One of my big problems with holidays is the mass consumption of stuff. Toys, wrapping paper, boxes, food, candy, clothes… All holidays have it. We buy new stuff and consume it quickly. Halloween is the next holiday coming up. Plastic costumes or lots of effort into homemade ones. And candy, so much candy. I have twin 4 year olds this year.
Year One was easy. Put them in a cute shirt, trick or treat, and my husband and I gorge later. It’s amazing how much candy babies can acquire, and how much a mother can eat later.
Year Two, the kids were overwhelmed, did the deed, got tired. Didn’t acquire as much because their stamina was quite short. They probably ate 2-3 piece that year. Parents consumed the rest.
Year Three, kids got the idea and loved hanging with friends and family. A couple days after Halloween they had forgotten the candy and I got most of it. Except lollipops. I don’t like lollipops. As you get older you realize that if you’re going to consume calories, it should be on something you really like. Like Butterfingers. Or Oreos.
This is the Big Year Four. I know this one will be different. Planning the costumes and the talk of the candy has begun. I already know they will remember they have candy after Halloween. They’ve shown their power of memory after those piñata parties when we come home with mass quantities of candy. They know it’s there and they know what kinds too. Now I shouldn’t eat all their candy. Now I’d have to explain myself, and explain why stealing from children is wrong, and moderation, and live-by-example. Parenting; always staying one-step ahead, so as not to instill your weaknesses. Like Oreos or stealing.
And now time for the reinforcements. I need a trick; a ploy; a new tradition. A little magic to keep the kids from eating all the candy. I came upon Switchcrafted, The Story of the Switch Witches of Halloween, by Audrey Kinsman with Pam Hatcher. Kinsman generated this concept last Halloween. One of her kids wanted to gorge and the other had allergies. She needed a plan. How to limit their overall intake? But we know telling a kid, doesn’t always work. We, as parents, are manipulators. And she came up with an idea, “You can’t eat all your candy, because what will the, uh, witches use? The witches need your candy to power their world. If you leave your candy out for them, the Switch Witches will switchcraft it into a toy of your choice!”*
Her kids loved this! Jumped on the idea, and began to help her create this idea after Halloween last year. They came up with a little Switch Witch doll that can sit on your self and watches over you. Or comes with you. Or whatever you want. Ours just sits all day, hanging out. I should probably give her all that piñata candy we still have. My daughter likes this witch because it also took away the idea that all witches were ugly, scary, and mean. The Switch Witches want to use your candy to keep their witchy world working (think Monsters, Inc. Screams, or laughter, keep that world working. Candy works on the Witchy world).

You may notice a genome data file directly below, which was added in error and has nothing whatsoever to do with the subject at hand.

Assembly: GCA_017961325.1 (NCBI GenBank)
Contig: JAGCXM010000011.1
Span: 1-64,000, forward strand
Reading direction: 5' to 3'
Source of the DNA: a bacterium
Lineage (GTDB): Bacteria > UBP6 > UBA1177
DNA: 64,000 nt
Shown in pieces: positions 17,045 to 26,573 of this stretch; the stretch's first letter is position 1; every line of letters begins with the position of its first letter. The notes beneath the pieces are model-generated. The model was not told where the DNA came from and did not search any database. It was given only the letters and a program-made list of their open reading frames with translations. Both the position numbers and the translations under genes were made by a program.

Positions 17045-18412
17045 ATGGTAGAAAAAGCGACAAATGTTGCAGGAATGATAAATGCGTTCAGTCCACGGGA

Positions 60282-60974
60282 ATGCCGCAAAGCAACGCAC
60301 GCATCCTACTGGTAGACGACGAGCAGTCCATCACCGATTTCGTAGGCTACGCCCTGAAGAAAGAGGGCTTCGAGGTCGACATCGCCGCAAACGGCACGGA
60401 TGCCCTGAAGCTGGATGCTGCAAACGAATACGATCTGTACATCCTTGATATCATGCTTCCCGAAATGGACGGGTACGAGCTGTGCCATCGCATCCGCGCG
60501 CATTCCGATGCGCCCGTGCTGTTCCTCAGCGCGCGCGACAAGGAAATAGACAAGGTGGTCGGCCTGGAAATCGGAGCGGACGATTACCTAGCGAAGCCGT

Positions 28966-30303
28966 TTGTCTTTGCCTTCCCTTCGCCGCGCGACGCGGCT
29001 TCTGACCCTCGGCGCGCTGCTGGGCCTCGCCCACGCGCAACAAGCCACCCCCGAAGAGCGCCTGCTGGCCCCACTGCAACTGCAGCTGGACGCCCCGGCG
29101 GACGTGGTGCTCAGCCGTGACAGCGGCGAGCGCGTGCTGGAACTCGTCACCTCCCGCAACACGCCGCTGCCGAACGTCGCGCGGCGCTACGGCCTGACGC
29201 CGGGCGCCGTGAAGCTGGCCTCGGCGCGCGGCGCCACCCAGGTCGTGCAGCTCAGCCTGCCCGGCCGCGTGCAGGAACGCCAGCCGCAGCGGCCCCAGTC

What is lovely is the Switch Witches don’t need all your candy. They would appreciate most of your candy. They know Halloween is awesome with the dressing up, friends, family, collecting, sorting, smelling, touching, counting, and trading all that candy. Switch Witches want kids to have those experiences. So pick a few pieces that you love, come up with a plan for how to eat those (one a day for the week, two small for the next three days, etc.), then pack up the rest and leave a note for your Switch Witch so she knows what kind of toy you want for the switchcrafting magic. This is teaching kids to make choices, moderation, healthy habits**, and helping others. ***
**I haven’t seen it yet, but I’m guessing the dentists would appreciate this too. I’m sure it’s about 9 out of 10 dentists or whatever they say on TV.
*** www.switchcrafted.com has lots of ideas for what you can do with the candy that the Switch Witches take. As your kids get older they can help make decisions on what to do with the candy. After all, at some point the kids might figure out that the witches don’t really need all that candy, and some should be donated to the community or similar good cause. The website also has Switch Witch backstories, cooking, crafts, ideas, and links.
Adrienne Yoshihara is that mother who puts various kinds of not-too-sweet cereal in the Easter eggs. The kids love it. They don’t know that I could be stuffing them with chocolate and jelly beans. We hunt Easter eggs for weeks post holiday, always with random (non-sugary) snacks.